Pope Francis said earlier this week that a "sign from God" affirmed for him that the controversial agreement between the Vatican and China is a good move.
Francis said Tuesday on his flight from Tallinn to Rome that the Vatican's team closely studied the deal that was signed last week with Beijing, allowing Chinese bishops to both be in a communion with the Holy See and be recognized by the Chinese government.
The pontiff argued that he saw a divine message in a letter sent to him in favor of the agreement.
"The Chinese faithful wrote and the signature of this writ was from a bishop, let's say it this way, of the traditional Catholic Church and from a bishop of the patriotic Church, together and faithful, both of them. For me, it was a sign from God," the pontiff said, according to Catholic News Agency.
Still, Francis admitted that when peace agreements are made "both sides lose something."
"I think of the resistance, the Catholics who have suffered. It's true. And they will suffer. Always, in an agreement, there is suffering. They have a great faith," he noted.
Catholics, along with Protestants and Christians of all walks in China, from recognized churches to underground congregations, have suffered for several years under the atheistic communist regime.
Churches have been closed down and demolished, pastors arrested, congregations monitored, and even threatened with losing privileges if they don't renounce their Christian faith. In the past, the Vatican has also been upset with state interference in the form of the Chinese government placing its own bishops in Catholic dioceses.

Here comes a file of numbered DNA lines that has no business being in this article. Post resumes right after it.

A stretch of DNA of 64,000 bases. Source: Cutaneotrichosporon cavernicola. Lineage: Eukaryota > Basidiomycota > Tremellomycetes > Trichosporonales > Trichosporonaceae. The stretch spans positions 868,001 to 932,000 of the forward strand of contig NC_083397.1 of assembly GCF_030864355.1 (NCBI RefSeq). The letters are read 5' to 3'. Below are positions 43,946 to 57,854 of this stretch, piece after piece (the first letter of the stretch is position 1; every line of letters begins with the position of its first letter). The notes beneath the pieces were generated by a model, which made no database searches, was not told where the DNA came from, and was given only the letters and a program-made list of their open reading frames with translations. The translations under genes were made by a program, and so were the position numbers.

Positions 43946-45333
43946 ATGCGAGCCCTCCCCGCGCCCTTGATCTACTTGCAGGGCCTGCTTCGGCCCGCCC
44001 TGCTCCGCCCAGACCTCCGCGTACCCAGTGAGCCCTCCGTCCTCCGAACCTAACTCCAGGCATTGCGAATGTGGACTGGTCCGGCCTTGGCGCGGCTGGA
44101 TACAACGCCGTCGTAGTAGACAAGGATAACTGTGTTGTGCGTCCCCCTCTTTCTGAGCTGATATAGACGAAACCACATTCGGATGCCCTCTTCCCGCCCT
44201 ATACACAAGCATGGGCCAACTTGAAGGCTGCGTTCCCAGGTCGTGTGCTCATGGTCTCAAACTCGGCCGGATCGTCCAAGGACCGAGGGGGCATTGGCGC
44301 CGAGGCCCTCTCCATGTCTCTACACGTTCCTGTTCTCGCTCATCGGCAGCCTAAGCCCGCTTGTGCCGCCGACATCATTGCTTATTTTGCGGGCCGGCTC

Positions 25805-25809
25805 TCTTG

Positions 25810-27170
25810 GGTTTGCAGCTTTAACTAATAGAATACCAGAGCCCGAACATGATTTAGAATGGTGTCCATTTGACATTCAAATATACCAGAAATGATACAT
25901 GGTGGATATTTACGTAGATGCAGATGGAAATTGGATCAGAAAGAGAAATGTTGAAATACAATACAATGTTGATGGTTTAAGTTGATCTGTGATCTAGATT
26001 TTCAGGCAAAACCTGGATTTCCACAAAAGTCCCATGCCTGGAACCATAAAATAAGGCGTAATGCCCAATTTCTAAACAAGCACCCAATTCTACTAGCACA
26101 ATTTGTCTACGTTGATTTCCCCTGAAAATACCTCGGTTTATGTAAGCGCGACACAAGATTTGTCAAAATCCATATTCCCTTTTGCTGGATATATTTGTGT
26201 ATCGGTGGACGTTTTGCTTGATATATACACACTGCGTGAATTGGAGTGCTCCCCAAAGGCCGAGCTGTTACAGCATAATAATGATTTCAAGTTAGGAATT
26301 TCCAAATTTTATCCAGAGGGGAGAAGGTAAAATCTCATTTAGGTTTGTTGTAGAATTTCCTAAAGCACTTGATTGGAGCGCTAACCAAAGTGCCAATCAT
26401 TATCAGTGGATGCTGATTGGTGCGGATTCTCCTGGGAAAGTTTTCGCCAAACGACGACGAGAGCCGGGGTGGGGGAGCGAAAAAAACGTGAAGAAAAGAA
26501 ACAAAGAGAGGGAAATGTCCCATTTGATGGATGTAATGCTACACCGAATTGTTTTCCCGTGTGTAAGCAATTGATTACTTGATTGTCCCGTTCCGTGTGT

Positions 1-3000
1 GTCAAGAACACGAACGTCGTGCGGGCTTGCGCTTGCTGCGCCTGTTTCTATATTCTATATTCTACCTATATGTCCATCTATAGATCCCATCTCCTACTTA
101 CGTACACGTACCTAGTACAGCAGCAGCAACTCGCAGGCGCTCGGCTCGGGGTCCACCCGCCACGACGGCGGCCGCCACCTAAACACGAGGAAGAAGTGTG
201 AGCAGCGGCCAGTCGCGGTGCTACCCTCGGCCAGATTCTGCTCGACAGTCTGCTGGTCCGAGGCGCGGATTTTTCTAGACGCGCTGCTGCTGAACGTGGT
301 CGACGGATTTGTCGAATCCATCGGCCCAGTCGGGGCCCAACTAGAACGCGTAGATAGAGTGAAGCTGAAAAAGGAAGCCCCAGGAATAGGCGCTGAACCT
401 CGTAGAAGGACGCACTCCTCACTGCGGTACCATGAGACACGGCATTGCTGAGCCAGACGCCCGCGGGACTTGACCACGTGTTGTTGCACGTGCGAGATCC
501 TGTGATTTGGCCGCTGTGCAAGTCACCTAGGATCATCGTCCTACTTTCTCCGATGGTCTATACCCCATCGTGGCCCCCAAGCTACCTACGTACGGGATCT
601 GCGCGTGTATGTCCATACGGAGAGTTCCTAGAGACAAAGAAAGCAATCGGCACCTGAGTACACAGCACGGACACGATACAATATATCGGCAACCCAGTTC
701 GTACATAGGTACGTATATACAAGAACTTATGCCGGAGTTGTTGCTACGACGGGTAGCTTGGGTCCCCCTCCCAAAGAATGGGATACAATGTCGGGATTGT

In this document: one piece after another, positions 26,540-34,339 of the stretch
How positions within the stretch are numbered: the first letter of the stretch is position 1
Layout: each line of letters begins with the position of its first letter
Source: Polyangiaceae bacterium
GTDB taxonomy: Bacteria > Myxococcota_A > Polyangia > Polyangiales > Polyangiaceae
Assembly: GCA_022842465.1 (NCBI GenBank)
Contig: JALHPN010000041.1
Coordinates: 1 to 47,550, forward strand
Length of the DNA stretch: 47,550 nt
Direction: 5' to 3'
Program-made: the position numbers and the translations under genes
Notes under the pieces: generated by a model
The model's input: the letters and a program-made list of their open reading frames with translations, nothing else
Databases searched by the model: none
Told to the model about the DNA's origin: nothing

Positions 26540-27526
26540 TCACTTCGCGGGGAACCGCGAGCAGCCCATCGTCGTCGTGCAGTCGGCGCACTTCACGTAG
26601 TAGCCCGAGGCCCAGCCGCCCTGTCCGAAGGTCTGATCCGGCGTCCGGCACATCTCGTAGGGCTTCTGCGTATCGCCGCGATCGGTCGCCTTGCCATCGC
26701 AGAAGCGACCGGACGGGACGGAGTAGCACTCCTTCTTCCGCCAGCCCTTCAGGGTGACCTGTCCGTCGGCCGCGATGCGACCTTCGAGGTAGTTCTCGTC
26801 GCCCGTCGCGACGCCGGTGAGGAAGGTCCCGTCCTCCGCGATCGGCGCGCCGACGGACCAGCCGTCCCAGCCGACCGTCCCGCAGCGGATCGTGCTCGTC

Some watchdogs, such as Christian Solidarity Worldwide, strongly criticized the deal last week.
"CSW is deeply concerned about the timing of this provisional agreement between the Chinese government and the Vatican," CSW's East Asia Team Leader Benedict Rogers said in a statement.
"While we understand some of the motivations behind the Vatican's effort toward an agreement, there are significant concerns about the implications for freedom of religion or belief in China."
ChinaAid, which monitors religious persecution and human rights abuses, characterized the deal as a "betrayal of both the millions of suffering persecuted Christians in China and the global Catholic Church."
"This could be a repeat of the 1940s Hitler's Germany, when the German state church consented to the persecution and slaughtered millions of Jews," China Aid President Bob Fu said.
"Ironically, how can the Vatican respond with a good clear conscience for this appeasement deal while the CCP just launched a secret war vowing the wipe out of underground Catholics and Protestants?" he asked.
Radio Free Asia reported that there has been mixed reactions among Christians in China over the deal, which will see Bishop Liu Xinhong of Anhui, Ma Yinglin of Kunming, and Yue Fusheng of Heilongjiang recognized by the Vatican.
Han Yingjin, bishop of Sanyuan in the northern province of Shaanxi, argued that the deal could improve morale among Chinese Catholics.
"We shouldn't idealize it, because that would be unrealistic. Rather, this is a solution that everyone feels is acceptable ... and which is a workable solution to practical problems," he said.
Francis meanwhile told reporters on the flight that he's ready to be held accountable for the outcome of the deal.
"I signed the agreement," the pope noted. "I am responsible."